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Time Well Spent: A Practical Guide to Active Citizenship and Volunteering in Prison

NCJ Number
Kimmett Edgar; Jessica Jacobson; Kathy Biggar
Date Published
74 pages
Based on evidence derived from a survey of British prisons and interviews with inmates and staff involved in "active citizenship" schemes, this report documents the work that inmates are doing to improve prison life and make contributions to the wider community, including volunteering, peer support, charity work, and prisoner representative duties.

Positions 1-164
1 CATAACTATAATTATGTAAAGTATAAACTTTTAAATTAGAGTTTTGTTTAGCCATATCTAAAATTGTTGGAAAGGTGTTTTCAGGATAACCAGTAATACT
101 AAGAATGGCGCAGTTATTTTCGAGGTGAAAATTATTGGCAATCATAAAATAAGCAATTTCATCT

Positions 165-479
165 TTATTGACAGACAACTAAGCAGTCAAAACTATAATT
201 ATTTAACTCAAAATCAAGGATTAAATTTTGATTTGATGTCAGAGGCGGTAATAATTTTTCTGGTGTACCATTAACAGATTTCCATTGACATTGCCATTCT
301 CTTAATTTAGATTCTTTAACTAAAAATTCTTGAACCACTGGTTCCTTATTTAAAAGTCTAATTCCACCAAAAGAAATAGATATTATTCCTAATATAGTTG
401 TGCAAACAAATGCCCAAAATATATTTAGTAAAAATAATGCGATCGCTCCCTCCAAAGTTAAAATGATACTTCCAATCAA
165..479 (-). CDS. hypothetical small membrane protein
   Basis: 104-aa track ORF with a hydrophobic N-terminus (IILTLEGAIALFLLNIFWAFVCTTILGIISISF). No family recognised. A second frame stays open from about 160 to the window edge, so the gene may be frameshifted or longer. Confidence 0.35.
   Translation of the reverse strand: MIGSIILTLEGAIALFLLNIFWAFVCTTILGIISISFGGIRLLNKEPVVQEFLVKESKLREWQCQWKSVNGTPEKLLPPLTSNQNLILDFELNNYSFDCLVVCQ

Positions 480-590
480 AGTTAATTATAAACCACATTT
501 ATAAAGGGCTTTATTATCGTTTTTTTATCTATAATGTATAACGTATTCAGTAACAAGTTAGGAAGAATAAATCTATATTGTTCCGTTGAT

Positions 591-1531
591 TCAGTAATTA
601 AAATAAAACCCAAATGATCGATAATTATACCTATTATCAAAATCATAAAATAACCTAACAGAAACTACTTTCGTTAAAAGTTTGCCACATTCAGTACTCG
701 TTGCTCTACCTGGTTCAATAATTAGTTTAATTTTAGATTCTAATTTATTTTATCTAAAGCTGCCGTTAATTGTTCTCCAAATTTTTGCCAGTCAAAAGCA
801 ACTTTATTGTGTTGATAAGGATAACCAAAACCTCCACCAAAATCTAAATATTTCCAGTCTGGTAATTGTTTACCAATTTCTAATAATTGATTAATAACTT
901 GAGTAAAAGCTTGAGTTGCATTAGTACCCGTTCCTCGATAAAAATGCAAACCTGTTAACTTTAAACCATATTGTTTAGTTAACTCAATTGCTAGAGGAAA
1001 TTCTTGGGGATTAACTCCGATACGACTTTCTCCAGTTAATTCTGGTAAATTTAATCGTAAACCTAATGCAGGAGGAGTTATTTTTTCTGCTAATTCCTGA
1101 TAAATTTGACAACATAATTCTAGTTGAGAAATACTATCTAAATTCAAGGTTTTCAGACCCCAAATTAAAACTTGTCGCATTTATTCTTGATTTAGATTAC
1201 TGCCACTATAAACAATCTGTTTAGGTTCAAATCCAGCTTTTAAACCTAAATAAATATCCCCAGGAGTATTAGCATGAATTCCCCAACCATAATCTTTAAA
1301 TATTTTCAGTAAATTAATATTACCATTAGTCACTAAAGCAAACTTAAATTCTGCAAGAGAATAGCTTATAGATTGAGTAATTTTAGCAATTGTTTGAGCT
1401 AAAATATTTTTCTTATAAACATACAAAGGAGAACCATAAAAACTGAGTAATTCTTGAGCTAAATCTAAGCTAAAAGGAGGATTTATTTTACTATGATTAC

Prisoners are considered "active citizens" when they act responsibly by making positive contributions to prison life or the wider community. In British prisons, there are five types of "active citizenship" schemes. Peer support schemes involve inmates in helping and supporting fellow prisoners. Community support schemes involve inmates in working with or on behalf of people outside the prison. In restorative justice programs, inmates are encouraged to acknowledge the harm they have caused and to make amends. Democratic participation in prison life is another "active citizenship" activity. An example is serving as a member of prisoner councils or other forums. A fifth "active citizenship" scheme consists of arts and media projects, such as prison-based radio stations or newspapers, as well as performing arts programs. This study found that through such activities, inmate participants experience a sense of purpose to their time in prison, an opportunity to acquire new skills, an increase in their capacity for responsibility, earning the trust of others, giving something back to victims and the community, and a structure for being a contributor to society rather than a passive recipient. Although few of the inmate respondents explicitly made a connection between active citizenship and desistance from offending, many indicated they now believe they can change their lives for the better. Further expansion of active citizenship schemes in British prisons will require strong support and leadership from senior managers and policymakers who recognize its value. 17 notes